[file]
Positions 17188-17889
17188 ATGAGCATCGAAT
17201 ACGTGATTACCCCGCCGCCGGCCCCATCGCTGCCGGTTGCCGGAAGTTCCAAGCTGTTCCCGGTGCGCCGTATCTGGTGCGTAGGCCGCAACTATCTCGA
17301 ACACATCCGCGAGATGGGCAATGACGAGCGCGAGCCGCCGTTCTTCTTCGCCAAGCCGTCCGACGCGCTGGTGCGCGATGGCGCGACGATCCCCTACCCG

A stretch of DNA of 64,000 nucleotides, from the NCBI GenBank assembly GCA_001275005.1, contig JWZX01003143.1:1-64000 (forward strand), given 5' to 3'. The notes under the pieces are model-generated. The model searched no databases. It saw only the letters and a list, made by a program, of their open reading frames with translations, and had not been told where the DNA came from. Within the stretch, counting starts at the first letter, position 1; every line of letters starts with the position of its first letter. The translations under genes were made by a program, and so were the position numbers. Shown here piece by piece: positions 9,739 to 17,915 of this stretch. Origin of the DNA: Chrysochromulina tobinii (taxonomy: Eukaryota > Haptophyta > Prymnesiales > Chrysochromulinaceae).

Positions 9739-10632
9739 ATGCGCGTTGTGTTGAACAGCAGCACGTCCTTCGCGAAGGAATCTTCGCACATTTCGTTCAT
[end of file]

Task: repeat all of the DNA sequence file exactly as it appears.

Positions 17188-17889
17188 ATGAGCATCGAAT
17201 ACGTGATTACCCCGCCGCCGGCCCCATCGCTGCCGGTTGCCGGAAGTTCCAAGCTGTTCCCGGTGCGCCGTATCTGGTGCGTAGGCCGCAACTATCTCGA
17301 ACACATCCGCGAGATGGGCAATGACGAGCGCGAGCCGCCGTTCTTCTTCGCCAAGCCGTCCGACGCGCTGGTGCGCGATGGCGCGACGATCCCCTACCCG

A stretch of DNA of 64,000 nucleotides, from the NCBI GenBank assembly GCA_001275005.1, contig JWZX01003143.1:1-64000 (forward strand), given 5' to 3'. The notes under the pieces are model-generated. The model searched no databases. It saw only the letters and a list, made by a program, of their open reading frames with translations, and had not been told where the DNA came from. Within the stretch, counting starts at the first letter, position 1; every line of letters starts with the position of its first letter. The translations under genes were made by a program, and so were the position numbers. Shown here piece by piece: positions 9,739 to 17,915 of this stretch. Origin of the DNA: Chrysochromulina tobinii (taxonomy: Eukaryota > Haptophyta > Prymnesiales > Chrysochromulinaceae).

Positions 9739-10632
9739 ATGCGCGTTGTGTTGAACAGCAGCACGTCCTTCGCGAAGGAATCTTCGCACATTTCGTTCAT